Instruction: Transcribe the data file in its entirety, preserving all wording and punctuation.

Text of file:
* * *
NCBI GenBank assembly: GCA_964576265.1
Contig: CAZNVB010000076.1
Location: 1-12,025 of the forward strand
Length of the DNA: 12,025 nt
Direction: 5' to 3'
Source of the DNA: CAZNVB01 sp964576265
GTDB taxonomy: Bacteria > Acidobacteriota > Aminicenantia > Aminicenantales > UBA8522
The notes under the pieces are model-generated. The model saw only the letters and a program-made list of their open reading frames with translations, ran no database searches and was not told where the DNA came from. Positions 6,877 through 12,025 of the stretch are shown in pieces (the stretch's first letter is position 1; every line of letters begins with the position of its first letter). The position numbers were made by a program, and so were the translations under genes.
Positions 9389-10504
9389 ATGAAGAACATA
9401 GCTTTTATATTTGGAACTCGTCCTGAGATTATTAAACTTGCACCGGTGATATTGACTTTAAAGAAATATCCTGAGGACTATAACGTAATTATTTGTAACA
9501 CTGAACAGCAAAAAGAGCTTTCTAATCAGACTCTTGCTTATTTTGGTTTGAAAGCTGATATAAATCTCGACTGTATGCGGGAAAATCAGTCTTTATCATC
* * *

NCBI GenBank assembly: GCA_964576265.1
Contig: CAZNVB010000076.1
Location: 1-12,025 of the forward strand
Length of the DNA: 12,025 nt
Direction: 5' to 3'
Source of the DNA: CAZNVB01 sp964576265
GTDB taxonomy: Bacteria > Acidobacteriota > Aminicenantia > Aminicenantales > UBA8522
The notes under the pieces are model-generated. The model saw only the letters and a program-made list of their open reading frames with translations, ran no database searches and was not told where the DNA came from. Positions 6,877 through 12,025 of the stretch are shown in pieces (the stretch's first letter is position 1; every line of letters begins with the position of its first letter). The position numbers were made by a program, and so were the translations under genes.
Positions 9389-10504
9389 ATGAAGAACATA
9401 GCTTTTATATTTGGAACTCGTCCTGAGATTATTAAACTTGCACCGGTGATATTGACTTTAAAGAAATATCCTGAGGACTATAACGTAATTATTTGTAACA
9501 CTGAACAGCAAAAAGAGCTTTCTAATCAGACTCTTGCTTATTTTGGTTTGAAAGCTGATATAAATCTCGACTGTATGCGGGAAAATCAGTCTTTATCATC